Weekly Digest: Of Boys and Men
Welcome to my weekly digest for November 18, 2022.
For new subscribers, this contains a roundup of my recent writings and podcasts, as well as links to the best articles from around the web this week. You can control what emails you get from me by visiting your account page.
For new paid Subscribers - thank you! - click over for instructions for accessing the Knowledge Base.
There will be no digest next week in honor of the US Thanksgiving holiday
Movies for Men
I’m excited to be able to announce today another free new resource for you: Movies for Men.
Movies for Men is a list of high quality films looking at what it means to be a man, or at the human condition as experienced by men with all its triumphs, tragedies, dilemmas, and failings.
There’s a wide a range of films, from dramas to documentaries, foreign to domestic, art house to mainstream. I put together a list of my top recommendations, and our paid subscriber group added a lot of their own suggestions. There are a lot of great films on this list. Whatever your tastes, I’m confident any man could find a number of great films to watch here.
You can also let people know what you think of these films by adding your own rating or review. Just click on the movie you want to review, then click the “Add Review” button in the upper right corner of the page for that film.
So please check out the movies for men list. Thanks to all the great subscriber submissions, I’m planning to use this to pick films to watch myself.
To encourage you to check this out, I have a special offer for you. If you leave a rating/review for three films on the site, I’ll give you a free 90 day trial subscription to my Substack. Just email me at email@example.com with the three films you reviewed, and I’ll get you set up. This offer will end in two or three weeks.
Thanks so much to those of you who are Subscribers for adding so many great film suggestions. If you would like to be able to add movies to the database, please become a Subscriber today. You also get access to exclusive content, podcast transcripts, commenting privileges, full access to the knowledge base, and occasional webinars.
Of Boys and Men
Brookings Institution Senior Fellow Richard Reeves’ new book Of Boys and Men, which is about the troubles facing men and boys in our society, has been getting a lot of attention. If you’ve been a reader of my work, then you probably already know most of what’s in his book. But it’s a great, very readable introduction to the issue for a mainstream audience.
I reviewed the book for the Institute for Family Studies. I thought the presentation of the facts was excellent, but more work is needed on recommendations for what to do about it. Here’s an excerpt:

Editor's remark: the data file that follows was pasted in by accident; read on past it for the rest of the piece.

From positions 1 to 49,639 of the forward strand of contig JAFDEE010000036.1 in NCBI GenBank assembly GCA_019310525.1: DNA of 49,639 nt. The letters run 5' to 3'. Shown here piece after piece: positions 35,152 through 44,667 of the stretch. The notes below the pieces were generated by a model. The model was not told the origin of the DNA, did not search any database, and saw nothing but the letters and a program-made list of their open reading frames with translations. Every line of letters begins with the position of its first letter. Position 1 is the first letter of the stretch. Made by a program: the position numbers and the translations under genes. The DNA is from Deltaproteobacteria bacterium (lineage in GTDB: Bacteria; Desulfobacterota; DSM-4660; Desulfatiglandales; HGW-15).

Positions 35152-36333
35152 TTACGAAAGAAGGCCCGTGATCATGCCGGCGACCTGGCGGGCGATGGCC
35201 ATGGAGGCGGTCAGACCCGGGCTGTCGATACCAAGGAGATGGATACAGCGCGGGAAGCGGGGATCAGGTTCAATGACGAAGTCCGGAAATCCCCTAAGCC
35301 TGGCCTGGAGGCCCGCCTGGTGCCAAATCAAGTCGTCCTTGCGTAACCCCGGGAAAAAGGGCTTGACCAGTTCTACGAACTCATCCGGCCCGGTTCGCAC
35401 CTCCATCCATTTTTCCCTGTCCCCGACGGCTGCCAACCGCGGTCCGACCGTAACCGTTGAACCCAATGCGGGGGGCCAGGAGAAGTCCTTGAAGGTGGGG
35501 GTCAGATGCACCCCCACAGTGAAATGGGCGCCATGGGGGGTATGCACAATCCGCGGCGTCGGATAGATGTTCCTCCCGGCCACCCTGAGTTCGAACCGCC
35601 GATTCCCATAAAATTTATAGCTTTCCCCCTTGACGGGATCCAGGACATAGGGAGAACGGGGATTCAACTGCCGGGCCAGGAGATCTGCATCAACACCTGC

But he is influenced by a second wave feminist style orientation reminiscent of Men’s Rights Activists (MRAs). In my review of Cassie Jaye’s documentary about MRAs, I noted that their goal appears to be the completion of the gender equalitarian vision of second wave feminism. They just want to address areas of statistical disparity and legal inequalities that disfavor men and to free men from traditional gender role expectations that they view as overly restrictive and socially constructed.
While not an MRA himself, Reeves’ work seems to be heavily inflected with this sort of thinking. He accepts the feminist egalitarian agenda, and simply wants a similar agenda to help men where they are struggling or underserved. While acknowledging the biological basis of some sex differences, he appears to believe most of our sex roles are socially constructed—and should be reconstructed. Just as feminists wanted women to have access to traditionally male domains, he, like the MRAs, wants men to not be constrained to traditionally-male occupations and roles, and to have access to domains like caregiving. In fact, Reeves calls for policies pushing men into female-dominated professions—Health Care, Education, Administration, Literacy (or HEAL). In his world, society would have less gender polarity. More women would be engineers. More men would be nurses. It’s especially notable that the one area where he does offer a potentially controversial challenge to the status quo is in child custody and support laws—calling for a presumption of equal parenting time in cases of divorce, for example—also the central concern of MRAs.
Click through to read the whole thing.